The books themselves have a standard black on white theme with an attractive font. The default justification is full but left justification can be chosen through the settings app. The book title and page number are displayed on the top of every page and paragraph indentations are faithful to the source material. If anything doesn’t look right, hit the Eucalyptus logo on the bottom left of your book menu and fill out a feedback form. Since this is a 1.0 release, their parsing logic may still have some holes in it. Give them an indication of where in the text something looks off and provide a picture so that they can fix it for future updates. That said, you probably won’t need to use this very often as Eucalyptus nails text presentation unlike anything I’ve seen on an LCD screen.
This leads us to a significant issue with the initial release that will bug some users. The text presentation engine in this application is somewhat of a walled garden. You cannot change the margin widths, line spacing, font color, background color, or anything frankly. UPDATE: You can, in fact change the text size by pinching and zooming. The price for beautifully rendered text appears to be that editing the majority of its presentation is impossible. This may be changed in future releases, but there’s no guaranteeing that. If you value the customizability of Stanza above and beyond the reading experience provided by Classics and Eucalyptus, you will find this to be a deal breaker.
Another potential pitfall of this early release is the limitation of Project Gutenberg as a content source. It is limited to free and out of copyright material. Most of these books simply won’t interest the modern reader. If you fall into the category of readers that turn up their nose at the likes of Tolstoy, Austen, and Dumas; you won’t read any of these books. That said, the popularity and quality of this app would most certainly make it a prime target for paid content distribution platforms. However, only time will tell if this is the case.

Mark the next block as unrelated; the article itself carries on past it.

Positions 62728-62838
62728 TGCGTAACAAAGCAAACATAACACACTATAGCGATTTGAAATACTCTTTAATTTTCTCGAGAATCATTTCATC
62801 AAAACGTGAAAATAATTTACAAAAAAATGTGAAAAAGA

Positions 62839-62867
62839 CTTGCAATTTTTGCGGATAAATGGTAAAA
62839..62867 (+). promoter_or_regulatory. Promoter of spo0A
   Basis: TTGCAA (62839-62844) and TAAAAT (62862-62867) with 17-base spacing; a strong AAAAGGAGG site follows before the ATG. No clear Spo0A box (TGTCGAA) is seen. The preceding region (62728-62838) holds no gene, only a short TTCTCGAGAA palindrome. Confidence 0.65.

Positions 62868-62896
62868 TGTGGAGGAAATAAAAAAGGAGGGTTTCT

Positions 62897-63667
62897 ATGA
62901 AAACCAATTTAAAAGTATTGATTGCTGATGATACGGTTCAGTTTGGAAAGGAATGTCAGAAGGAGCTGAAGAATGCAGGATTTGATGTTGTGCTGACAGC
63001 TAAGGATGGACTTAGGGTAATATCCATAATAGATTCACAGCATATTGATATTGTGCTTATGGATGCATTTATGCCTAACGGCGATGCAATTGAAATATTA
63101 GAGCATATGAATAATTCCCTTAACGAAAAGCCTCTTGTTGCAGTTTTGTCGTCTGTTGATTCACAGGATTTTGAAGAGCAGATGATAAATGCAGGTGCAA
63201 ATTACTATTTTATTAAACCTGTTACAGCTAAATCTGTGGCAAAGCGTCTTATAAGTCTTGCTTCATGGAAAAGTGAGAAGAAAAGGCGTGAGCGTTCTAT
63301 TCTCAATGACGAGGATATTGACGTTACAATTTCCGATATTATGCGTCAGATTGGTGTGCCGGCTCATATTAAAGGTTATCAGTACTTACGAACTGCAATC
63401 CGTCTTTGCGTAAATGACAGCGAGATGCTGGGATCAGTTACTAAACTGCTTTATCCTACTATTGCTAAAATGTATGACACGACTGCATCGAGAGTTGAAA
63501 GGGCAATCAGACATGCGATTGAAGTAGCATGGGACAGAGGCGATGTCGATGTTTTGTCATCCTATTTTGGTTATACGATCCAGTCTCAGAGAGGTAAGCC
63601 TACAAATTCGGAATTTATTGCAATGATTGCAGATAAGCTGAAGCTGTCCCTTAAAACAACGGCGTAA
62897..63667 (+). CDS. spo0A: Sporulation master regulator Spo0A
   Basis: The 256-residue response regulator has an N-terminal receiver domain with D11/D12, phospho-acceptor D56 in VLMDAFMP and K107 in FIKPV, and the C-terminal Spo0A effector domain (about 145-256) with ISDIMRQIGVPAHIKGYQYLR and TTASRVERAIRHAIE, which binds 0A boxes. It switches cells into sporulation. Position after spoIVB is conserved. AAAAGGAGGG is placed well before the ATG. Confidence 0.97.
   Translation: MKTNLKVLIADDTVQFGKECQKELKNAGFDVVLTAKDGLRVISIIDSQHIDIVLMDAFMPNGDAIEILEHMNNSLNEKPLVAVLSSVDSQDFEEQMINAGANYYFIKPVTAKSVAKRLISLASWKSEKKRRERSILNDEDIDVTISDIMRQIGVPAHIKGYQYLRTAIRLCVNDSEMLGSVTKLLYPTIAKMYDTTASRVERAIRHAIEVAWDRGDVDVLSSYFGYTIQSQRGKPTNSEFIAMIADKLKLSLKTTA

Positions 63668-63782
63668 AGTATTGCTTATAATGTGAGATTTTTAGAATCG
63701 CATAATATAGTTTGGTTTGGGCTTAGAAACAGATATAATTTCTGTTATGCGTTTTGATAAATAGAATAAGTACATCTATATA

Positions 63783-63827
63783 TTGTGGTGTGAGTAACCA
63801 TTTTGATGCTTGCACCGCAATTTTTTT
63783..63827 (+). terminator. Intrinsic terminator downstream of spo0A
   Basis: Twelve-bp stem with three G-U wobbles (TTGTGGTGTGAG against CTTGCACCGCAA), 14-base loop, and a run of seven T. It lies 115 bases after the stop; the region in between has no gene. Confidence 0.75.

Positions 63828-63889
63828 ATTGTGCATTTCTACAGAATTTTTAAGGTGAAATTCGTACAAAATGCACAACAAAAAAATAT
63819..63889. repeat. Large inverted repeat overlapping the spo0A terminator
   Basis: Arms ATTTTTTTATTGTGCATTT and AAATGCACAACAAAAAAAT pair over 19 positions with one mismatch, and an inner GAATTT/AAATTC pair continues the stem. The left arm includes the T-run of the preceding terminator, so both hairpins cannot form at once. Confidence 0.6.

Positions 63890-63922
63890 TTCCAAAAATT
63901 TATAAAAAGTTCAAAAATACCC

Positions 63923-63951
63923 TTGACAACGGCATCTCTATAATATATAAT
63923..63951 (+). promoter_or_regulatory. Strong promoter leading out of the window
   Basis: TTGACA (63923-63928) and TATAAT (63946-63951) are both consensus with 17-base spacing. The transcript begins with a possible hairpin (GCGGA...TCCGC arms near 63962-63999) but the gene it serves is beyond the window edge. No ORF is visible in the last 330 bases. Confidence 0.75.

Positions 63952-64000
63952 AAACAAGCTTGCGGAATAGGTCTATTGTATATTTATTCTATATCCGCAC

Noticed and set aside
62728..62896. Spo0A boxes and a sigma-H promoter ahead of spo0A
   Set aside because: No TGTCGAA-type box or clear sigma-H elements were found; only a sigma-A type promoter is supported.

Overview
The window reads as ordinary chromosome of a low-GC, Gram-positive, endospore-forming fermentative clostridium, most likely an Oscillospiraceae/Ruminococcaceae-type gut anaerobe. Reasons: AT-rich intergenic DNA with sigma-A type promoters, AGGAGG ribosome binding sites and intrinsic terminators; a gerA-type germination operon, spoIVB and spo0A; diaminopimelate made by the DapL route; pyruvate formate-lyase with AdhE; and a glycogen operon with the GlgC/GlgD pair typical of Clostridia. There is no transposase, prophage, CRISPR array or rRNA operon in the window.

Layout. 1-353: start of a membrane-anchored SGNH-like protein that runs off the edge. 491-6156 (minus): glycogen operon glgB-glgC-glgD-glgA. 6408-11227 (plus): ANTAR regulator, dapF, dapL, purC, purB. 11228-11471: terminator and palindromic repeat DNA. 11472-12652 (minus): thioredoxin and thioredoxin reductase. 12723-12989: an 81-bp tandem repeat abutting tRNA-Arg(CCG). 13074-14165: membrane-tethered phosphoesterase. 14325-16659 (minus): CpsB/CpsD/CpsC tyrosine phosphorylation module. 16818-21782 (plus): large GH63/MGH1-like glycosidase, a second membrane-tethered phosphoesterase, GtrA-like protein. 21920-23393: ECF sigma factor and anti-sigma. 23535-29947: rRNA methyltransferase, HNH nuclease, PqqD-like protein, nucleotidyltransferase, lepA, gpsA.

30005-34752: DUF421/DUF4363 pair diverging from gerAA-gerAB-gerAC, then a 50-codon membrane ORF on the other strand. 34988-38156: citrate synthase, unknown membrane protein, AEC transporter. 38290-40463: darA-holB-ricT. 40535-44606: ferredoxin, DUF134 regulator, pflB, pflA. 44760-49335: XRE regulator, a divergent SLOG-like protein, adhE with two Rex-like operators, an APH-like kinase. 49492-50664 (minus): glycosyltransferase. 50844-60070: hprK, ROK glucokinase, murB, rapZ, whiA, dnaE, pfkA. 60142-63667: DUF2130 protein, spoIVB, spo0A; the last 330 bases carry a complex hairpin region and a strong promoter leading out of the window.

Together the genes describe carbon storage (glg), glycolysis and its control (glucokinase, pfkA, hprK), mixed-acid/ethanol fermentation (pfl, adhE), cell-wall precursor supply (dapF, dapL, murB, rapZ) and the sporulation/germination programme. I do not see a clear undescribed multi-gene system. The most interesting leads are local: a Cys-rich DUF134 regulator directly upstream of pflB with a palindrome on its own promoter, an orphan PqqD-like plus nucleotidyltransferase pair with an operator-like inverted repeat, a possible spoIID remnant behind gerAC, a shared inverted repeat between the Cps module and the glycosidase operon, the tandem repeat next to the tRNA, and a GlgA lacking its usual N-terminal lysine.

The application also leaves out useful features found in other applications. First, it is impossible to browse Project Gutenberg by genre. In addition, it is impossible to view the most popular downloads on the service. This makes finding good material difficult. It is also missing the amazingly handy dog-ear feature found in kindle. These notable omissions are not deal breakers by themselves. However, combined with the high price and issues stated above, potential buyers will have to think carefully about parting with their money for this application.
Despite the above issues, Eucalyptus nails the reading experience better than any other application available to day. If you love to read, and have found that previous applications make reading feel too mechanical, you have found your perfect companion in Eucalyptus. If the above issues are fixed, Eucalyptus will have no real competitor on the app store. As it stands now, it still is my personal e-book reader of choice. Heck, I like reading classics anyways.
It is available HERE for $9.99.